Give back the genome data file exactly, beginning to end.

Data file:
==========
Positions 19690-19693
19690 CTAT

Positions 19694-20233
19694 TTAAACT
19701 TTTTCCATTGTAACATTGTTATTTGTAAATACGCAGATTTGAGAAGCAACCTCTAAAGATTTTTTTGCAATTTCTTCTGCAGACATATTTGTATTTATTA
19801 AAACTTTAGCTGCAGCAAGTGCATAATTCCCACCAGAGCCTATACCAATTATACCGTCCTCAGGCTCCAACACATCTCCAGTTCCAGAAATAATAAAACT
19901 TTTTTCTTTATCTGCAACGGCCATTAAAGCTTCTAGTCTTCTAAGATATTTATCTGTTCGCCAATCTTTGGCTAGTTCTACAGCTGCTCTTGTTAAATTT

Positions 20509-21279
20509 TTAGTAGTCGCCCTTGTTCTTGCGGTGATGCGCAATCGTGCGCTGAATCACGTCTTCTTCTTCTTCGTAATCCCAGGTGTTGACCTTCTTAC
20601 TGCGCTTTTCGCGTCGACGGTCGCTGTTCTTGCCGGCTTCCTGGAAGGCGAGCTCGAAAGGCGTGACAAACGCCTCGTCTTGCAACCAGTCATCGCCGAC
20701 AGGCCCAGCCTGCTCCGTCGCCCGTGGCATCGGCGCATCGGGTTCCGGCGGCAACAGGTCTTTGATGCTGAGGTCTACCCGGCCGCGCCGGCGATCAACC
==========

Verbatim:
Positions 19690-19693
19690 CTAT

Positions 19694-20233
19694 TTAAACT
19701 TTTTCCATTGTAACATTGTTATTTGTAAATACGCAGATTTGAGAAGCAACCTCTAAAGATTTTTTTGCAATTTCTTCTGCAGACATATTTGTATTTATTA
19801 AAACTTTAGCTGCAGCAAGTGCATAATTCCCACCAGAGCCTATACCAATTATACCGTCCTCAGGCTCCAACACATCTCCAGTTCCAGAAATAATAAAACT
19901 TTTTTCTTTATCTGCAACGGCCATTAAAGCTTCTAGTCTTCTAAGATATTTATCTGTTCGCCAATCTTTGGCTAGTTCTACAGCTGCTCTTGTTAAATTT

Positions 20509-21279
20509 TTAGTAGTCGCCCTTGTTCTTGCGGTGATGCGCAATCGTGCGCTGAATCACGTCTTCTTCTTCTTCGTAATCCCAGGTGTTGACCTTCTTAC
20601 TGCGCTTTTCGCGTCGACGGTCGCTGTTCTTGCCGGCTTCCTGGAAGGCGAGCTCGAAAGGCGTGACAAACGCCTCGTCTTGCAACCAGTCATCGCCGAC
20701 AGGCCCAGCCTGCTCCGTCGCCCGTGGCATCGGCGCATCGGGTTCCGGCGGCAACAGGTCTTTGATGCTGAGGTCTACCCGGCCGCGCCGGCGATCAACC